Grateful Dead

Go to Nassau

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Although there have been no shortage of Grateful Dead archival releases in the wake of the band's dissolution, Go to Nassau (2002) is the first set to be comprised of shows from 1980. The electric Reckoning (1981) and acoustic Dead Set (1981) -- which were culled from the Dead's series of 15th-anniversary shows at the Warfield in San Francisco and New York City's venerable Radio City Music Hall -- are the only other recordings available from this year. Historical significance aside, neither of those releases represents the band as accurately as this double-disc set.

By even the most generous of accounts, the intensely perpetual psychedelic experimentation that had dominated the Grateful Dead's music in the late '60s and early to mid-'70s had begun to level out. Producer and Dead tape archivist David Lemieux cleverly navigated the available materials, synthesizing a composite that is in many ways stronger and tighter than the respective May 15 and May 16 shows from which Go to Nassau was ultimately gleaned. The title is a sly inference to the Dead's 11th studio album, Go to Heaven (1980), which had hit the streets less than a month prior to these mid-May shows. As such, it is no real surprise that this compilation includes half a dozen tracks from their most recent LP -- highlighted by the first live release of the rarely performed "Far From Me" by newly acquired keyboardist Brent Mydland.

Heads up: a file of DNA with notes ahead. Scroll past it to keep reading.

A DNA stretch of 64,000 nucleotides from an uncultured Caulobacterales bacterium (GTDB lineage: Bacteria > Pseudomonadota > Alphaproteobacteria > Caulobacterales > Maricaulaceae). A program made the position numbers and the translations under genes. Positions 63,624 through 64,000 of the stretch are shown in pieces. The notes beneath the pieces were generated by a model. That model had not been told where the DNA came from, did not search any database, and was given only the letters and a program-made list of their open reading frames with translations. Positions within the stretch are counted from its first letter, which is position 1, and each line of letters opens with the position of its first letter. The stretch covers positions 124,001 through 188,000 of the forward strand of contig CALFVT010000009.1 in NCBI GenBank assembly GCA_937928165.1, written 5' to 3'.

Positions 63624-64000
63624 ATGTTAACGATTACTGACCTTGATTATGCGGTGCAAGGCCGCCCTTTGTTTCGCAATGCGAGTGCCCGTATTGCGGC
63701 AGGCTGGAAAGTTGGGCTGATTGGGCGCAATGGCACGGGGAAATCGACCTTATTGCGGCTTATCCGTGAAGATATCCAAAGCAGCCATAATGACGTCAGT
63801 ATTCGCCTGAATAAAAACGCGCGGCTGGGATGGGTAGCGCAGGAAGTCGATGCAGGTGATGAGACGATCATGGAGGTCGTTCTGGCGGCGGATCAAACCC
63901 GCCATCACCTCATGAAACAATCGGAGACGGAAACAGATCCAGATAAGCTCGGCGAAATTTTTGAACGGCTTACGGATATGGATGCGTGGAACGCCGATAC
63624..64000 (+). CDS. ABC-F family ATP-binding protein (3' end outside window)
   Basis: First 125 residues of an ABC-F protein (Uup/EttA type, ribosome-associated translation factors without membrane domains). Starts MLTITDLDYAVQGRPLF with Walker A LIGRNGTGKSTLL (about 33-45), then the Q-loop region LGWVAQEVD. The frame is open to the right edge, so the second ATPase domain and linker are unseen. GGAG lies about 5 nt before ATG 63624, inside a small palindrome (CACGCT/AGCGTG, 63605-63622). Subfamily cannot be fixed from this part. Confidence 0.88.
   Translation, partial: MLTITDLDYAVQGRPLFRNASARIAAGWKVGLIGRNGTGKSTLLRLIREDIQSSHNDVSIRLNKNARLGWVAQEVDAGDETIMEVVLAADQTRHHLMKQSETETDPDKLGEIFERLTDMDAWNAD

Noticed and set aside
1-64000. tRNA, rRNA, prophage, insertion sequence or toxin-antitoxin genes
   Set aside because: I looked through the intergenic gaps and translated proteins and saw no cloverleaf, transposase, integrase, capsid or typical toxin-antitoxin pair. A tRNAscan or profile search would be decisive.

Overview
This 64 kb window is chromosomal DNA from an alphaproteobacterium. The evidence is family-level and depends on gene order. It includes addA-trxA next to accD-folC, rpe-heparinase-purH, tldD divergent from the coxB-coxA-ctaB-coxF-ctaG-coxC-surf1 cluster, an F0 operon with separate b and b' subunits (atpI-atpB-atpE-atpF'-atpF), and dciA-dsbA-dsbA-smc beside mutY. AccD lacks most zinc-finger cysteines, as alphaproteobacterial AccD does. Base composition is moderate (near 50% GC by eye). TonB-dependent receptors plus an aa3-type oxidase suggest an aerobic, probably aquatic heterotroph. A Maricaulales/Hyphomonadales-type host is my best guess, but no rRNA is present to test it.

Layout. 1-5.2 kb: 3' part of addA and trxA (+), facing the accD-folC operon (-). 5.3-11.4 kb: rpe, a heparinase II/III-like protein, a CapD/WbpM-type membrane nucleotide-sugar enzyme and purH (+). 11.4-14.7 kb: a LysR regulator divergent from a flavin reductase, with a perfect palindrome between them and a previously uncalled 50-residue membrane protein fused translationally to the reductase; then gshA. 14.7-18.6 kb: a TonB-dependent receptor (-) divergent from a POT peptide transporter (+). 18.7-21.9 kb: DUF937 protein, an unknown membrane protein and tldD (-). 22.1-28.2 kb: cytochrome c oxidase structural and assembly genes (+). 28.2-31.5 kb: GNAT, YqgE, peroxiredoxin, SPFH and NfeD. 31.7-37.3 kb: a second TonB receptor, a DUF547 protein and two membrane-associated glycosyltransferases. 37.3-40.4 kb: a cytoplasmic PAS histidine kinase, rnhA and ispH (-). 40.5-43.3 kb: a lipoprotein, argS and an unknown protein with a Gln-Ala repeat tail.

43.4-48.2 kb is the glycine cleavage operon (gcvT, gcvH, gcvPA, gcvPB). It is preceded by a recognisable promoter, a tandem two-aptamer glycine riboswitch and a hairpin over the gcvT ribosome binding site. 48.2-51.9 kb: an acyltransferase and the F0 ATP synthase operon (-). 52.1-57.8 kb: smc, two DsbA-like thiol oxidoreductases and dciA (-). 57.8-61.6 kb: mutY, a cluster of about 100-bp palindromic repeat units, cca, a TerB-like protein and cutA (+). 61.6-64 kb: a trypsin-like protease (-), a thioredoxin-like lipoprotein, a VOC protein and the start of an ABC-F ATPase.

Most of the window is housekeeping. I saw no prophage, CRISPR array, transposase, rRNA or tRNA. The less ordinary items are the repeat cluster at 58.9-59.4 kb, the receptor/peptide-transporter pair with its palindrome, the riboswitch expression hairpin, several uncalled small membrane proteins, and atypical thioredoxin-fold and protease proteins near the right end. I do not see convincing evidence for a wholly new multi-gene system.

The second disc commences with a suite of recent compositions, highlighted by the combo of "Althea," "Lost Sailor," and "Saint of Circumstance," all of which had already begun to show signs of remarkable maturity. These are peppered among other performance staples such as an extended "Franklin's Tower." This version is particularly notable for the variations during the waning moments of improvised instrumentation. Likewise, "Playing in the Band" allows the group the opportunity for some inspired interaction -- although it was no longer the transportational device it had once been in the '70s.

Additional kudos to the sonic spit shine that producer Jeffrey Norman gave to these recordings -- which provide an almost palpable soundstage under even the most tenuous of listening environments.

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